Berkshire Boar Spitz with Finishers
In the photo above Spitz, our Berkshire boar, is greeting the finisher pigs who were migrating over from the south fields where they wintered into his domain in the north. Much chomping of teeth and foaming at the mouth. Spitz was telling them all that he’s the boss in the north and not to forget it. Nobody challenged his position as king of the mountain.
The finisher pigs weigh 200 to 250 lbs. Spitz is head and shoulders above the crowd. He’s nearly twice their height at the shoulder, twice as long and twice as wide. I would estimate his weight around 850 to 1,000 lbs. He’s a big boy and that makes moving in a new group with him easier – everyone’s respectful and figures out their place right fast.
I measured Spitz this morning and he’s 87″ crown to tail base (Length) and 70″ in around the chest (Girth). Using the String Method this puts him at a possible 1,067 lbs – He is coming up on his third birthday later this summer. He’s tall too so he comes up to my chest – very tempting to ride although I’ve not trained him to saddle or bareback. Boars grow a lot faster than females so he is now taller, longer and far heavier than sows more than twice his age. Boars also put on a lot more muscle which pumps their weight up even more. This rapid growth makes boars a more economical animal to raise than barrows or gilts because they grow about 10% faster and are more efficient at turning food into meat. So what’s the disadvantage to boars? Well, they can’t get pregnant and they grow so fast that they eat a lot. On a high grain diet that would get very expensive – one more advantage of pastured pigs.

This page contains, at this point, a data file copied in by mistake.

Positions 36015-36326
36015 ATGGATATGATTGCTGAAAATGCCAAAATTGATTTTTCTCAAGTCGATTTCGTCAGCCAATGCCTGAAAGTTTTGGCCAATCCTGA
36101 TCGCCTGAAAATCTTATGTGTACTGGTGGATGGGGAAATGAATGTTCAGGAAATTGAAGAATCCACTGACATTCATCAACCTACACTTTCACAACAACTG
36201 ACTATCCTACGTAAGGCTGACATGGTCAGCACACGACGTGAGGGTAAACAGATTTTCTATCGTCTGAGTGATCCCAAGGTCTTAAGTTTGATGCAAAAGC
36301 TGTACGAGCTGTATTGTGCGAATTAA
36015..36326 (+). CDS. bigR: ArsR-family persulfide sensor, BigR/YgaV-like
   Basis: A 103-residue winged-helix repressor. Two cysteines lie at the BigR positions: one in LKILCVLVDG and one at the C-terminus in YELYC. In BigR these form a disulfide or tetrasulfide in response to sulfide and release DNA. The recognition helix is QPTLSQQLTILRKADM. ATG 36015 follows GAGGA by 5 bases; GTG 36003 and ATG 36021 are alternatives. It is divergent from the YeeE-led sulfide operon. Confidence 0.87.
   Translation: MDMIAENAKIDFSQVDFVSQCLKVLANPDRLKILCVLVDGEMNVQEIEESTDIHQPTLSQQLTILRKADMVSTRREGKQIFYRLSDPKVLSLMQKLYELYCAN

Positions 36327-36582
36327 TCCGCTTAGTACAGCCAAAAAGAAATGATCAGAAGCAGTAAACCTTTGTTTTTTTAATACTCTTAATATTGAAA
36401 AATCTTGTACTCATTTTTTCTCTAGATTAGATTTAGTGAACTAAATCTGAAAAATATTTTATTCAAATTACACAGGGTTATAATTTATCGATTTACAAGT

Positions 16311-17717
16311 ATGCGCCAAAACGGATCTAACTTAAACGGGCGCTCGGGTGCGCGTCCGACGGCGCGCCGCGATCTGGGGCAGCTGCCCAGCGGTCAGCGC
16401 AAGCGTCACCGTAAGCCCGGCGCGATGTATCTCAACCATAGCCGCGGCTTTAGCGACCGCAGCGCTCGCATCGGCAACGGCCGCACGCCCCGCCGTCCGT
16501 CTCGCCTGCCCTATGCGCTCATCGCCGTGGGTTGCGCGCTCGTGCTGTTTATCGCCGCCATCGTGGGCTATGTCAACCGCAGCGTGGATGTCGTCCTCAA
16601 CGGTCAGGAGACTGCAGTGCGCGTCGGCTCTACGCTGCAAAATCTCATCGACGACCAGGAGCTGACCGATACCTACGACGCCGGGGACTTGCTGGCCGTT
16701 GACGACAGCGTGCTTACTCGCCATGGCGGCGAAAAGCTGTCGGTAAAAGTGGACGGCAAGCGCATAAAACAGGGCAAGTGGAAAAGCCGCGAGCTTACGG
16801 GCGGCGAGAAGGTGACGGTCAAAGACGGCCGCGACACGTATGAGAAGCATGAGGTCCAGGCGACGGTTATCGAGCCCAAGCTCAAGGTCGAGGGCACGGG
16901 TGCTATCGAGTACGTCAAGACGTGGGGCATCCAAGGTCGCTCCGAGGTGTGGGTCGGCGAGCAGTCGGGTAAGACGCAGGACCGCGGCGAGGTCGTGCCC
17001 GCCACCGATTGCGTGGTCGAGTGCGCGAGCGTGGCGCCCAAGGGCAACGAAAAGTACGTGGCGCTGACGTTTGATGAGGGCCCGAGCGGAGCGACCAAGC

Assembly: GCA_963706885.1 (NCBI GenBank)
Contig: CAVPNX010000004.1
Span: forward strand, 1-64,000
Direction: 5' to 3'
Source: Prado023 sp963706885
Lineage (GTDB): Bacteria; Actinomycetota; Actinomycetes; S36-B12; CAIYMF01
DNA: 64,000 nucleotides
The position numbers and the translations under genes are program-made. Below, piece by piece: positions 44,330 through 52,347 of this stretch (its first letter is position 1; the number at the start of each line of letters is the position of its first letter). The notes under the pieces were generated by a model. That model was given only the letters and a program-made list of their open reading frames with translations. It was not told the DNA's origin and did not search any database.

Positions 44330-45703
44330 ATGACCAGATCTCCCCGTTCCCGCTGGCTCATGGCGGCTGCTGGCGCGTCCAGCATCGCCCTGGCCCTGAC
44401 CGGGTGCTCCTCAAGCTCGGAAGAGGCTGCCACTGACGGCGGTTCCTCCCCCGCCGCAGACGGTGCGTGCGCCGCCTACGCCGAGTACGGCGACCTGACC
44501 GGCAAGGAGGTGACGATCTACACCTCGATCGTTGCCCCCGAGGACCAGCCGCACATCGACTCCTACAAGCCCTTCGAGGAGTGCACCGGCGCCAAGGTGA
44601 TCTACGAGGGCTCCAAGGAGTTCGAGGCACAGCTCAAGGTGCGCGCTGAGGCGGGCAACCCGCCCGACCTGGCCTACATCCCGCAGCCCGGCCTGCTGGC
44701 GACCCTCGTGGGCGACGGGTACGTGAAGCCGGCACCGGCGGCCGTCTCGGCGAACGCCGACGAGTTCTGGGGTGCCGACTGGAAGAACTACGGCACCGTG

Spitz also has tusks and plenty of pheromones to convey his message. That’s what the knashing of teeth and foaming at the mouth are all about. He’s generating saliva and releasing his “He-Boar” scent into the air so that all the other pigs know who and what he is. He is so dominant to the other pigs that this is all he has to do and there are no challengers.
Once introductions were over Spitz turned around and headed out to the north field pastures, followed by his new herd mates.
Outdoors: 70°F/54°F Partially Sunny
Tiny Cottage: 66°F/64°F
Daily Spark: Carrots Your Eyes